Cheese cake – an alpine cake, reworked in Japan
A Japanese chef discovered cheese cake in Germany – and made his own fantastic version
Cheese cake is a very common cake in the alpine region, you can get it literally everywhere. There is practically no restaurant, cafe or cake shop without cheese cake. But we found a souffleé cake version of it and we think that this is the best version we ever tried. In the 1960ies, the Japanese chef Tomotaro Kuzuno fell in love with German cheese cake during a stay in Berlin. Back in Japan, he reworked the German more solid variant to a Japanese souffleé, and he did a fantastic job with it.
This is so fluffy!
The cheesecake from Tomotaro Kuzuno’s recipe takes a little more effort to bake, or rather cook, but it’s worth the effort! This cake is an airy and palate-pleasing dream with the full flavour of a cheesecake but with the lightness of a cloud. Back in Japan, he sublimated the massive pastry: with beaten egg whites and a bain marie, the Japanese cheesecake created by Kuzuno left all earthiness behind. A cake emerged from the steam, airy and light as fluff, which, fresh from the oven, almost melts in the mouth. The heat escaping the cake smells sweet and of cream and egg.
Japanese cheese cake
- 6 eggs
- 160 g sugar 60 g + 100 g
- 200 ml cream
- 350 g cream cheese
- 60 g soft butter
- 1 tbsp lemon juice
- 1 tsp lemon zest
- 60 g wheat flour
- 20 g cornflour
- 1 pinch of salt
- a little icing sugar for dusting
- Lay two strips of aluminium foil (approx. 40 cm long) crosswise. Place a springform pan (Ø 24 cm) on top and press the aluminium foil all around the pan. Place a deep baking tray in the oven in the lower third of the oven and fill it with water to a height of about two finger widths.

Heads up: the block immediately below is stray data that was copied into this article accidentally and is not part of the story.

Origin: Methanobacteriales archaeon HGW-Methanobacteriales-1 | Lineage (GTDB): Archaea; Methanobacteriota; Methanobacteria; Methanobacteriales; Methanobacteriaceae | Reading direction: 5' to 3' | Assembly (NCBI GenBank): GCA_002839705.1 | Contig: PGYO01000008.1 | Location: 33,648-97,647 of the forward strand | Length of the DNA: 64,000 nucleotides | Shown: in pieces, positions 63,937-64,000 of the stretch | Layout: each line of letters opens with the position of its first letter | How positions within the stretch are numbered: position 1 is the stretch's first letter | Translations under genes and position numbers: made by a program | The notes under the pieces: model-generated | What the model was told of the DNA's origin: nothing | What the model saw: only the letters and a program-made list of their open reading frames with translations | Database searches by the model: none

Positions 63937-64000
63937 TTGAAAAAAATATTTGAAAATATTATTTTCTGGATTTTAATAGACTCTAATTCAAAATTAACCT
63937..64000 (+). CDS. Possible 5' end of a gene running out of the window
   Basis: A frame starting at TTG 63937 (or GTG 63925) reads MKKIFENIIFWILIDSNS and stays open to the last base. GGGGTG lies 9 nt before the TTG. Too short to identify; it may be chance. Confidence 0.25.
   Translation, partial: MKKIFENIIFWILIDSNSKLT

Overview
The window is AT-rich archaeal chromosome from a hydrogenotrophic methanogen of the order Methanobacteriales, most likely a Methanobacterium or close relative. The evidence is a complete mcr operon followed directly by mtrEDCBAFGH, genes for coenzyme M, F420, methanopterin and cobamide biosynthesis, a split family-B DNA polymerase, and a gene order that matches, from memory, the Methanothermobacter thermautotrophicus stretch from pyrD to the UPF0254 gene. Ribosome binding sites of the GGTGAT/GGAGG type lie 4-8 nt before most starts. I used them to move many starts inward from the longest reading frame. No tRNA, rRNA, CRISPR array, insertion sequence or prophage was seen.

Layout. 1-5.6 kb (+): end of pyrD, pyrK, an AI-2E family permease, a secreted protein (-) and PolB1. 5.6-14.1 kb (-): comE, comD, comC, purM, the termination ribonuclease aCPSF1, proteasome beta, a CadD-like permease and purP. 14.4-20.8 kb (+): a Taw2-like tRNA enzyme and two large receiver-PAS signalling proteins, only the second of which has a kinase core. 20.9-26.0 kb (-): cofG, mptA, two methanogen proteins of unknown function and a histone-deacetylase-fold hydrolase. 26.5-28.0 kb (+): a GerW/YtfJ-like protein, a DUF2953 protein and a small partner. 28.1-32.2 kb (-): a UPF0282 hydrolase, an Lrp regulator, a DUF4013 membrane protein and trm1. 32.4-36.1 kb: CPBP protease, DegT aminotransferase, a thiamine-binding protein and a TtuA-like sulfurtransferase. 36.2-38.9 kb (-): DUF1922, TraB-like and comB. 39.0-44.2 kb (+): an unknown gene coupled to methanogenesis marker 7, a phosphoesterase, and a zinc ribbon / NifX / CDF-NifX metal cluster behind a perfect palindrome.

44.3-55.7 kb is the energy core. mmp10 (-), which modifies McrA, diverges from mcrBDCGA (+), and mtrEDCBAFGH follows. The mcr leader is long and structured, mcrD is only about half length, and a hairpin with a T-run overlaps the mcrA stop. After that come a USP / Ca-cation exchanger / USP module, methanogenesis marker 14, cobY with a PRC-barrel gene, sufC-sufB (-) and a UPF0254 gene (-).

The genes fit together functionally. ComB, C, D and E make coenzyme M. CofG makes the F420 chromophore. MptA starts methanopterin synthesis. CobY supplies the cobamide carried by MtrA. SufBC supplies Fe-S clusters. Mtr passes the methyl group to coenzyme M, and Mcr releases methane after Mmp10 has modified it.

- Separate the eggs, place the whites in a high mixing bowl and set aside.
- Beat the egg yolks in a large mixing bowl with 60 g of the sugar using a mixer until foamy, then add the cream and cream cheese, beat until fluffy. Melt the butter slowly in a small saucepan, do not brown, add and stir. Add lemon juice and lemon zest, stir, sift flour and starch and add, whip until fluffy.
- Beat the egg whites with a pinch of salt and the remaining sugar (100 g, add in three portions) until stiff, fold the whites into the egg yolk cream with a rubber spatula, spread evenly.
- Pour the batter through a sieve (to remove any lumps) into the springform pan, place the springform pan in the water bath and then in the oven, bake at 170 degrees Celsius top and bottom heat (no convection!) for 50 minutes. Watch the surface of the cake, as soon as it browns, cover with aluminium foil.
- Bake at 130 degrees Celsius for another 30 minutes.
- Leave the cake to stand in the switched-off oven for about 15 minutes, then leave to cool and dust with icing sugar if desired. Enjoy it!
This cake is a dream
The Japanese are so crazy about Japanese cheesecake that in Japan’s most famous cheesecake factory, Uncle Tetsu’s (with 80 branches throughout Asia), only one cake per customer is allowed to be purchased. The queues stretch over entire streets, waiting times of three hours are no exception.
It is faster and even more satisfying to bake the cake at home. And the lightness of the fragrant mousse then makes you forget everything heavy for a fleeting moment.
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Japanese cheesecake recipe
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